The Second Mountain

The Quest for a Moral Life

    • 4.1 • 195 Ratings
    • $13.99
    • $13.99

Publisher Description

#1 NEW YORK TIMES BESTSELLER • Everybody tells you to live for a cause larger than yourself, but how exactly do you do it? The author of The Road to Character explores what it takes to lead a meaningful life in a self-centered world.

“Deeply moving, frequently eloquent and extraordinarily incisive.”—The Washington Post

Every so often, you meet people who radiate joy—who seem to know why they were put on this earth, who glow with a kind of inner light. Life, for these people, has often followed what we might think of as a two-mountain shape. They get out of school, they start a career, and they begin climbing the mountain they thought they were meant to climb. Their goals on this first mountain are the ones our culture endorses: to be a success, to make your mark, to experience personal happiness. But when they get to the top of that mountain, something happens. They look around and find the view . . . unsatisfying. They realize: This wasn’t my mountain after all. There’s another, bigger mountain out there that is actually my mountain.

And so they embark on a new journey. On the second mountain, life moves from self-centered to other-centered. They want the things that are truly worth wanting, not the things other people tell them to want. They embrace a life of interdependence, not independence. They surrender to a life of commitment.

In The Second Mountain, David Brooks explores the four commitments that define a life of meaning and purpose: to a spouse and family, to a vocation, to a philosophy or faith, and to a community. Our personal fulfillment depends on how well we choose and execute these commitments. Brooks looks at a range of people who have lived joyous, committed lives, and who have embraced the necessity and beauty of dependence. He gathers their wisdom on how to choose a partner, how to pick a vocation, how to live out a philosophy, and how we can begin to integrate our commitments into one overriding purpose.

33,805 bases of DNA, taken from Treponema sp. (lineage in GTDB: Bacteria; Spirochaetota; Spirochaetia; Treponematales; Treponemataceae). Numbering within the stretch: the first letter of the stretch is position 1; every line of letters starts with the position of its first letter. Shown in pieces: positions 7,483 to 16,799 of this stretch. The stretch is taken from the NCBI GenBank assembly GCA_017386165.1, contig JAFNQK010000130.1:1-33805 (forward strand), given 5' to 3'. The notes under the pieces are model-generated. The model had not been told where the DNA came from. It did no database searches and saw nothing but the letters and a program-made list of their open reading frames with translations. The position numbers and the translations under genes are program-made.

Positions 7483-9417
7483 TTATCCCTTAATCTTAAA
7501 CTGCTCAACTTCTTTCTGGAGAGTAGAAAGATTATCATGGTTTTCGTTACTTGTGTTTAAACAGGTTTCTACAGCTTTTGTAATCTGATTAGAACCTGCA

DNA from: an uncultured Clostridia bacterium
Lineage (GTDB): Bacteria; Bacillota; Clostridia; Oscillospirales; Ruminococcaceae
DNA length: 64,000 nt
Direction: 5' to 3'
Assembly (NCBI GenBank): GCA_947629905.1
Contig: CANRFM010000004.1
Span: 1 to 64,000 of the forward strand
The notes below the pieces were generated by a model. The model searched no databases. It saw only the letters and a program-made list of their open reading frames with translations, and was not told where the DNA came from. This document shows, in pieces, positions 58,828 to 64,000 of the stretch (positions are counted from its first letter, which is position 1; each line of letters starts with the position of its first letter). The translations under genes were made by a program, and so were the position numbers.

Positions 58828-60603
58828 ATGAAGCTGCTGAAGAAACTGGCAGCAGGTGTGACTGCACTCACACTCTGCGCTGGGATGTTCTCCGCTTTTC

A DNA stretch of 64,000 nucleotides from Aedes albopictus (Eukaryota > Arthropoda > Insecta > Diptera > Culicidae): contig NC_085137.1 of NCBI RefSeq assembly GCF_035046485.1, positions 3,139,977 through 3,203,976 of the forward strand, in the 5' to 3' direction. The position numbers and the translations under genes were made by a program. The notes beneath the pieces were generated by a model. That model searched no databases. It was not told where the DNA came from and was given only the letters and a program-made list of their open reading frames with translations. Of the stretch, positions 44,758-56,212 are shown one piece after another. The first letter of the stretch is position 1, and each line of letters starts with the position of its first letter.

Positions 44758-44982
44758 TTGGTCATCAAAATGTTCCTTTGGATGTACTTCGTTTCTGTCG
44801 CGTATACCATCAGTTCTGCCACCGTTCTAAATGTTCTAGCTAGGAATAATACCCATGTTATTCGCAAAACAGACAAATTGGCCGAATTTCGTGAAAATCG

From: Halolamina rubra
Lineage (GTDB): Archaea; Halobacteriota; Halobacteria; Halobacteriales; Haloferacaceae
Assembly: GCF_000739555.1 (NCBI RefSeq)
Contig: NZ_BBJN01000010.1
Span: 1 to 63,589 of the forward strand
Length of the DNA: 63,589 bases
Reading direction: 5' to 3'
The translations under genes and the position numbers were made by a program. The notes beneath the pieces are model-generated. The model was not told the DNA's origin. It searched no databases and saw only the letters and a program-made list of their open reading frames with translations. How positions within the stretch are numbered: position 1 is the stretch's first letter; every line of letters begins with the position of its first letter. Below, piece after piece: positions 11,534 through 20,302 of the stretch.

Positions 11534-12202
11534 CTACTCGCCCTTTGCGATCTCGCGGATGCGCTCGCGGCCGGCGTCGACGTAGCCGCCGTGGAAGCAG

In short, this book is meant to help us all lead more meaningful lives. But it’s also a provocative social commentary. We live in a society, Brooks argues, that celebrates freedom, that tells us to be true to ourselves, at the expense of surrendering to a cause, rooting ourselves in a neighborhood, binding ourselves to others by social solidarity and love. We have taken individualism to the extreme—and in the process we have torn the social fabric in a thousand different ways. The path to repair is through making deeper commitments. In The Second Mountain, Brooks shows what can happen when we put commitment-making at the center of our lives.

April 16
Random House Publishing Group
Penguin Random House LLC

Customer Reviews

MacMonkeyTx ,

Pperfectly summarized the crossroads of 2020

This book perfectly summarized the crossroads that was 2020—and how we can each choose better. It spoke to a deep longing in my soul and explained why I cannot reach so many who are simply pursuing things and merit badges.

SolerieuNicolas ,


Sad and pathetic realizations page after page. Not that I disagree with the ideas I found the author fairly immature and cliché in his process. He gets brownie points for his honesty and eloquence but I don’t think this deserves a book. If you want to hear something like this just talk to your neighbor, give compassion and attention to real people rather that loosing a couple hour on this.

Bruce Greenberg ,

The Second Mountain

This book provided a clear and concise roadmap to living a joyful and fullfilled life. It also provided the best argument in favor of a spiritual belief system that I’ve ever read. Read this book. Thank you David Brooks for sharing your journey and insights. I found the truths shared in this book to be profound.

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